First Lady Michelle Obama cheers and applauds during a dress rehearsal of 20 dance students from Duke Ellington School of the Arts and the Joy of Motion Dance Center ahead of the White House music series celebrating the arts featuring Broadway performers in the East Room of the White House July 19, 2010 in Washington, DC. As part of the music series, the students are participating in an educational workshop and rehearsal of a segment from the Broadway show, Hairspray. (Photo by Chip Somodevilla/Getty Images North America)

This afternoon, dance students from the local Duke Ellington School of the Arts and the Joy of Motion Dance Center worked with Tony Award winning choreographer Jerry Mitchell on a segment from the Broadway show Hairspray. The youth ensemble came to the White House to perform in a special dress rehearsal for the First Lady, their parents and teachers, before joining the ranks of some of Broadway’s most prestigious performers.

Remarks by the First Lady at a Broadway Music Series Student Workshop

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President Obama and First Lady Michelle Honor Sir Paul McCartney at White House

Posted by: Audiegrl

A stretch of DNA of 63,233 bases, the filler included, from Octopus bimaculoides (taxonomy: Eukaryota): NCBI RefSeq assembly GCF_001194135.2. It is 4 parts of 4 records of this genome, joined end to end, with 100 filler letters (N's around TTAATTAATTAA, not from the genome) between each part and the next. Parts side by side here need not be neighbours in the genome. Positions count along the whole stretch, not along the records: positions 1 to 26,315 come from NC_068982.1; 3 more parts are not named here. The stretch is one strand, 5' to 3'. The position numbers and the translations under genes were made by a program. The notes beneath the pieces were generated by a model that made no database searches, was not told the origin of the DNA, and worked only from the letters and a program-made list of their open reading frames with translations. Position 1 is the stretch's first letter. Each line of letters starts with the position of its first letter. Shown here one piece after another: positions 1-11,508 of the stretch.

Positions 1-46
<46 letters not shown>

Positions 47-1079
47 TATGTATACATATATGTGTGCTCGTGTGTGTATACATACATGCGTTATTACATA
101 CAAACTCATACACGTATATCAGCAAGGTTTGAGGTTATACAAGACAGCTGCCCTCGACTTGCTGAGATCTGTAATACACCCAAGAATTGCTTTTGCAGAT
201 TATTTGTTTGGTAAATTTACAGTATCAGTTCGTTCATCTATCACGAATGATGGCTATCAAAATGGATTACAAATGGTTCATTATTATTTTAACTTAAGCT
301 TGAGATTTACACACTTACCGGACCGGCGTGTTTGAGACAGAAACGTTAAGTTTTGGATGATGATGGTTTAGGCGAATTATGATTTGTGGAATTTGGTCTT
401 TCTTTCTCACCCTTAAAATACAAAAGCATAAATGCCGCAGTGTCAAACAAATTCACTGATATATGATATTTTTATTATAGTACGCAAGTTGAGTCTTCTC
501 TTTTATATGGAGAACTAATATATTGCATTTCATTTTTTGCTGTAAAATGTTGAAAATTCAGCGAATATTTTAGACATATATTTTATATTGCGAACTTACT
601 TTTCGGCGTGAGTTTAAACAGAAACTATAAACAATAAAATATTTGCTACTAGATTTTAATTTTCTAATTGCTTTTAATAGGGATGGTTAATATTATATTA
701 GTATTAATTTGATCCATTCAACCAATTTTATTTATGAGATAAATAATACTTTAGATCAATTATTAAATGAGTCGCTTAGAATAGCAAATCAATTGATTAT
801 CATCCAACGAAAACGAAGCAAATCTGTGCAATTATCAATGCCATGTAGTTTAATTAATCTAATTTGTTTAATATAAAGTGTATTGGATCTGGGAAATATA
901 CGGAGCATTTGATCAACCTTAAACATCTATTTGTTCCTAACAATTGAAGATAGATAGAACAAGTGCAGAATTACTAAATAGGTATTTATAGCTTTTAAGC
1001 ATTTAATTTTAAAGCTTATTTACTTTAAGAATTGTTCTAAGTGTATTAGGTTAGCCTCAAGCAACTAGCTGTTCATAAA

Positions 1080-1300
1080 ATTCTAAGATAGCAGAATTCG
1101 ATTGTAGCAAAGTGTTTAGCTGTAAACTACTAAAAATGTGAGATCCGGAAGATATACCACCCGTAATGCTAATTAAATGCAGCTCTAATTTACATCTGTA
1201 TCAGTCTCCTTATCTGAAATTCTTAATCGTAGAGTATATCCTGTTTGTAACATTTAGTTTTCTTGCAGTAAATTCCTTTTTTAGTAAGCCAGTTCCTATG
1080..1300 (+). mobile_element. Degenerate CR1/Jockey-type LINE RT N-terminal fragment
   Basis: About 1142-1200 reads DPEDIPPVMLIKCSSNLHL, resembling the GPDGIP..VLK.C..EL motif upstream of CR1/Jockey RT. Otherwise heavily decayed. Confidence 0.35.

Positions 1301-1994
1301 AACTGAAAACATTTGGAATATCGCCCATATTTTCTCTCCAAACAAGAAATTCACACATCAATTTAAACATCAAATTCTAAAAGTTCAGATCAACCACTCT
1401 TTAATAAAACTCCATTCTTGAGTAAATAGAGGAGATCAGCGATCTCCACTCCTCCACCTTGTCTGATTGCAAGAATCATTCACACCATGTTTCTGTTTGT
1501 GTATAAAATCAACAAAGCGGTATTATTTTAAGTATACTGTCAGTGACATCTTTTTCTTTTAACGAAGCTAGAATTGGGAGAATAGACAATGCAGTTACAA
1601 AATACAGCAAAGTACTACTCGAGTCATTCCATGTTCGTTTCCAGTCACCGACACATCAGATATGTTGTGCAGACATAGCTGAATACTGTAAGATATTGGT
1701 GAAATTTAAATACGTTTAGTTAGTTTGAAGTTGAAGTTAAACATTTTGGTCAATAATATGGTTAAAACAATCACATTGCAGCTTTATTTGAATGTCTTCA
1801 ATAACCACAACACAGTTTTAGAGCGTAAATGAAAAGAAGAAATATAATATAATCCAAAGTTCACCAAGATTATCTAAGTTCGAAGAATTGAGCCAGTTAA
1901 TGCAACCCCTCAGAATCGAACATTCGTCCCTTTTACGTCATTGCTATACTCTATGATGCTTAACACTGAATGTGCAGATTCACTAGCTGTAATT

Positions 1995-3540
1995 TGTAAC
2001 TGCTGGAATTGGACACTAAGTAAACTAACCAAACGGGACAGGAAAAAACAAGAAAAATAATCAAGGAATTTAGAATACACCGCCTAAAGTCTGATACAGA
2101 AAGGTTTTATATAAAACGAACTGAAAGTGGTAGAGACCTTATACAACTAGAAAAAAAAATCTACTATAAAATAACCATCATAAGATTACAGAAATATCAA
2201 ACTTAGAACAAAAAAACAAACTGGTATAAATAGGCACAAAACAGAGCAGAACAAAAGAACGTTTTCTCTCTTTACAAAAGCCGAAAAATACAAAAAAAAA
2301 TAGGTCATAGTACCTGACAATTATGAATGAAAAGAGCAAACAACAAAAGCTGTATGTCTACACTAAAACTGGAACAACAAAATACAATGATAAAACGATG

Written by Kori Schulman

Sir Paul McCartney and Stevie Wonder perform Ebony and Ivory at a concert honoring McCartney, recipient of the Gershwin prize, in the East Room of the White House. June 2, 2010. (Official White House Photo by Samantha Appleton)


Last night, President Obama presented America’s highest award for popular music − the Library of Congress Gershwin Prize for Popular Song − to Sir Paul McCartney in the East Room of the White House.

Artists from all genres and backgrounds joined the President and First Lady to honor Sir Paul McCartney, including Stevie Wonder, the Jonas Brothers, Faith Hill, Emmylou Harris, Lang Lang, Herbie Hancock, Elvis Costello, Jack White, Corinne Bailey Rae, David Grohl, and Jerry Seinfeld. As they gathered to present the annual award for extraordinary contributions to American music and culture, in his remarks, the President took a moment to address the challenges Americans face and the value of music in tough times:

We’ve gone through a difficult year and a half, and right now our thoughts and our prayers are with friends in another part of the country that is so rich in musical heritage — the people of the Gulf Coast who are dealing with something that we simply had not seen before. And it’s heartbreaking. And we reaffirm, I think together, our commitment to see to it that their lives and their communities are made whole again.